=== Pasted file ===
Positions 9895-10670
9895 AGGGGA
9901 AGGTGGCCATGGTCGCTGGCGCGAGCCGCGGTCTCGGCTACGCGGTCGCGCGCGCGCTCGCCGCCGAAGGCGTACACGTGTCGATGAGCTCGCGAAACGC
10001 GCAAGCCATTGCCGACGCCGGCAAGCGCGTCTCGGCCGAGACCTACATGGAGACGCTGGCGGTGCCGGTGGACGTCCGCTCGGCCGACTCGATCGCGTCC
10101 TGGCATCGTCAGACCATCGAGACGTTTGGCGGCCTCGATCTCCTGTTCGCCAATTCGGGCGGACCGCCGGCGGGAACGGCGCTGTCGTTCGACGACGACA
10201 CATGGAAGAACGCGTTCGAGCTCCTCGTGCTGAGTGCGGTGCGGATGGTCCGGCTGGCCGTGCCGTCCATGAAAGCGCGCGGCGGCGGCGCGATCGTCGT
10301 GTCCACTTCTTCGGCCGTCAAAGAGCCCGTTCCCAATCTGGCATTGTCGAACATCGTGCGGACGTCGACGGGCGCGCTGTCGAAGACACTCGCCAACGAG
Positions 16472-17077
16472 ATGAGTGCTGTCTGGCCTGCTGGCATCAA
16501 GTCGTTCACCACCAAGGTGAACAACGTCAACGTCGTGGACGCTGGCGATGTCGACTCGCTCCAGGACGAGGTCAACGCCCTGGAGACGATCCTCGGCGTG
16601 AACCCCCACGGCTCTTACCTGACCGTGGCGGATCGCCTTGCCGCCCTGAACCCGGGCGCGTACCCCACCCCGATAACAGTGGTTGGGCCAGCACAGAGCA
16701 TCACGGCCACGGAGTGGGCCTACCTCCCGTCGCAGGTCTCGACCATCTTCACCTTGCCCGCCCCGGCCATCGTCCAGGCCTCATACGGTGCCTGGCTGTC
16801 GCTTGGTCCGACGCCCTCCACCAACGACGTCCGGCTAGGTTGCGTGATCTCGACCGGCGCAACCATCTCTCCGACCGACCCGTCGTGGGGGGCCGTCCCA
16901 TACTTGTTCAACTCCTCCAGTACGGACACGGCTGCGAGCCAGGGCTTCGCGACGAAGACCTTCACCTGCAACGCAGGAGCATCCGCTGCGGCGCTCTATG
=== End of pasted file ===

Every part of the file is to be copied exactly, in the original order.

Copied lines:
Positions 9895-10670
9895 AGGGGA
9901 AGGTGGCCATGGTCGCTGGCGCGAGCCGCGGTCTCGGCTACGCGGTCGCGCGCGCGCTCGCCGCCGAAGGCGTACACGTGTCGATGAGCTCGCGAAACGC
10001 GCAAGCCATTGCCGACGCCGGCAAGCGCGTCTCGGCCGAGACCTACATGGAGACGCTGGCGGTGCCGGTGGACGTCCGCTCGGCCGACTCGATCGCGTCC
10101 TGGCATCGTCAGACCATCGAGACGTTTGGCGGCCTCGATCTCCTGTTCGCCAATTCGGGCGGACCGCCGGCGGGAACGGCGCTGTCGTTCGACGACGACA
10201 CATGGAAGAACGCGTTCGAGCTCCTCGTGCTGAGTGCGGTGCGGATGGTCCGGCTGGCCGTGCCGTCCATGAAAGCGCGCGGCGGCGGCGCGATCGTCGT
10301 GTCCACTTCTTCGGCCGTCAAAGAGCCCGTTCCCAATCTGGCATTGTCGAACATCGTGCGGACGTCGACGGGCGCGCTGTCGAAGACACTCGCCAACGAG
Positions 16472-17077
16472 ATGAGTGCTGTCTGGCCTGCTGGCATCAA
16501 GTCGTTCACCACCAAGGTGAACAACGTCAACGTCGTGGACGCTGGCGATGTCGACTCGCTCCAGGACGAGGTCAACGCCCTGGAGACGATCCTCGGCGTG
16601 AACCCCCACGGCTCTTACCTGACCGTGGCGGATCGCCTTGCCGCCCTGAACCCGGGCGCGTACCCCACCCCGATAACAGTGGTTGGGCCAGCACAGAGCA
16701 TCACGGCCACGGAGTGGGCCTACCTCCCGTCGCAGGTCTCGACCATCTTCACCTTGCCCGCCCCGGCCATCGTCCAGGCCTCATACGGTGCCTGGCTGTC
16801 GCTTGGTCCGACGCCCTCCACCAACGACGTCCGGCTAGGTTGCGTGATCTCGACCGGCGCAACCATCTCTCCGACCGACCCGTCGTGGGGGGCCGTCCCA
16901 TACTTGTTCAACTCCTCCAGTACGGACACGGCTGCGAGCCAGGGCTTCGCGACGAAGACCTTCACCTGCAACGCAGGAGCATCCGCTGCGGCGCTCTATG